Historical Production in the Silver Cup Mining District
Bearing in mind that most of the deposits were mined in the early 1900's for their high-grade ore, it is interesting to note that most of the deposits have had only minor production. By far the largest three areas of production occurred with the Central mineral belt, and this included the Eva, Meridian, Thor and Silver Cup deposits. There has been inconsequential production from the Lime Dike and Southwest Mineral Belts. The following maps shows the historical tonnage produced out of each of the mines relative to each other up until 1986. It is not a map showing the total resource potential, and this is an important distinction as explained below!
There are two very interesting aspects to the historic mined tonnages:
- When the tonnage map is contrasted to the metal values for the deposit, there is a clear relationship that the deposits with relatively high base metal content have had significantly more production. There is also a clear correlation between the occurrence of the volcanic Jowett Formation and many of the deposits in the area, and this becomes very important when the genesis of the deposits is understood.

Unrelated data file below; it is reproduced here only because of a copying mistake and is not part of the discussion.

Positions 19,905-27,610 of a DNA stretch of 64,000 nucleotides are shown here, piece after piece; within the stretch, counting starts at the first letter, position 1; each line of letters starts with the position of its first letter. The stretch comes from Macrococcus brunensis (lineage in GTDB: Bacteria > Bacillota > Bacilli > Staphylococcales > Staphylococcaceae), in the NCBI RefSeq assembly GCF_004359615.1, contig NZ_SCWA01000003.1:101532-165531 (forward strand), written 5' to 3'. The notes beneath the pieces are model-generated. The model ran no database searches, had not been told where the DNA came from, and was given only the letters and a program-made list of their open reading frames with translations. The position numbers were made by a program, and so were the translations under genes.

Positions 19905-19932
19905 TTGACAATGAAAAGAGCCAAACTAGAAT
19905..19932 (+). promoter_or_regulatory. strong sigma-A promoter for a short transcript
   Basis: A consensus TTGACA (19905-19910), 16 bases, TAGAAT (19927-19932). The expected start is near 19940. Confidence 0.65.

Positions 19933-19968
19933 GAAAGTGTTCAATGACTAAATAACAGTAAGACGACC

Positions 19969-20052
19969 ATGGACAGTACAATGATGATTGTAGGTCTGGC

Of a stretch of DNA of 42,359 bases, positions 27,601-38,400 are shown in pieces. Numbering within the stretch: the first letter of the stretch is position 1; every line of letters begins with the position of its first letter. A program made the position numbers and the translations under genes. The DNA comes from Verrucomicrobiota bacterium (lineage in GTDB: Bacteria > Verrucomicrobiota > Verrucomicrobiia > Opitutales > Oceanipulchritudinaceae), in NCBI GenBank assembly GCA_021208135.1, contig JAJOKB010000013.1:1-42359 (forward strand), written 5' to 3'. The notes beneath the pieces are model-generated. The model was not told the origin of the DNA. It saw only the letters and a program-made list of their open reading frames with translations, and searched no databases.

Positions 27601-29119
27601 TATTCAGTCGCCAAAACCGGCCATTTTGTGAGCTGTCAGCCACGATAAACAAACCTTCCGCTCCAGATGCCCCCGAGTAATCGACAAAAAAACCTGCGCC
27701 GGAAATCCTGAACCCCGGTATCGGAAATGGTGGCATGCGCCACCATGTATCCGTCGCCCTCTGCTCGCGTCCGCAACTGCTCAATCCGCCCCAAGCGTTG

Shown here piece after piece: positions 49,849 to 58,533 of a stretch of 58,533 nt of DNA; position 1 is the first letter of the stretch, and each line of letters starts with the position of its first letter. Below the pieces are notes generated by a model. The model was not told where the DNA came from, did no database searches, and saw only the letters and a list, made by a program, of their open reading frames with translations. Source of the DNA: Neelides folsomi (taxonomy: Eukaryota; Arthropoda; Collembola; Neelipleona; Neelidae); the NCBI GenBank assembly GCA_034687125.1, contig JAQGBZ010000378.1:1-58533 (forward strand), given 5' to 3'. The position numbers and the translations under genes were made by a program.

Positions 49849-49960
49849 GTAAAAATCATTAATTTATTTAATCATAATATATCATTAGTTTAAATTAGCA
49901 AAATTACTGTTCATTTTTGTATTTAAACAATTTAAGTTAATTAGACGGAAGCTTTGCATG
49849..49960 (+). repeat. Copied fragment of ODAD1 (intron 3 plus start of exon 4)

- It is very important to note that while the historic mined tonnages may be relevant to assessing potentially how large a deposit could get through continued exploration (deposits with high-tonnage potential typically have had more historic mining activity in the past), there is considerable upside in many of these larger deposits to expand the high-grade mineralization beyond the original deposits. This is critical at Thor, and in fact the tonnage of this deposit has grown from a Historic tonnage of approximately 20,000 tonnes to a deposit that is now known to well over 1 Mt in size!